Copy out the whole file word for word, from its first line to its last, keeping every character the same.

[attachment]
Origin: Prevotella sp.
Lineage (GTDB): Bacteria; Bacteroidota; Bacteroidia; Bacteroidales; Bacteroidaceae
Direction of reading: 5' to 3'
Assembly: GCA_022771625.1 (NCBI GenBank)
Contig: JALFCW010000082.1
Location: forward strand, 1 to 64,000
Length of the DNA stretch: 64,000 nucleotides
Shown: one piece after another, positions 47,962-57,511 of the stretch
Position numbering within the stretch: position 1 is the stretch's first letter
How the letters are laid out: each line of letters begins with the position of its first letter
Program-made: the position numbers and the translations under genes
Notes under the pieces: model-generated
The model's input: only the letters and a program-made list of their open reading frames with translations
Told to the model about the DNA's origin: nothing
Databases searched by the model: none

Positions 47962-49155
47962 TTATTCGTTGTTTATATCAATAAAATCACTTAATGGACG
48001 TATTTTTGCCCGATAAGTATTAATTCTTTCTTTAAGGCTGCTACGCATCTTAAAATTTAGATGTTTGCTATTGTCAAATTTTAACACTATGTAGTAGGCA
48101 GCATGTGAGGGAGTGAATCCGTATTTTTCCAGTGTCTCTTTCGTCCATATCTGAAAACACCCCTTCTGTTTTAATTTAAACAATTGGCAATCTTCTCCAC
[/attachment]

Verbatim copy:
Origin: Prevotella sp.
Lineage (GTDB): Bacteria; Bacteroidota; Bacteroidia; Bacteroidales; Bacteroidaceae
Direction of reading: 5' to 3'
Assembly: GCA_022771625.1 (NCBI GenBank)
Contig: JALFCW010000082.1
Location: forward strand, 1 to 64,000
Length of the DNA stretch: 64,000 nucleotides
Shown: one piece after another, positions 47,962-57,511 of the stretch
Position numbering within the stretch: position 1 is the stretch's first letter
How the letters are laid out: each line of letters begins with the position of its first letter
Program-made: the position numbers and the translations under genes
Notes under the pieces: model-generated
The model's input: only the letters and a program-made list of their open reading frames with translations
Told to the model about the DNA's origin: nothing
Databases searched by the model: none

Positions 47962-49155
47962 TTATTCGTTGTTTATATCAATAAAATCACTTAATGGACG
48001 TATTTTTGCCCGATAAGTATTAATTCTTTCTTTAAGGCTGCTACGCATCTTAAAATTTAGATGTTTGCTATTGTCAAATTTTAACACTATGTAGTAGGCA
48101 GCATGTGAGGGAGTGAATCCGTATTTTTCCAGTGTCTCTTTCGTCCATATCTGAAAACACCCCTTCTGTTTTAATTTAAACAATTGGCAATCTTCTCCAC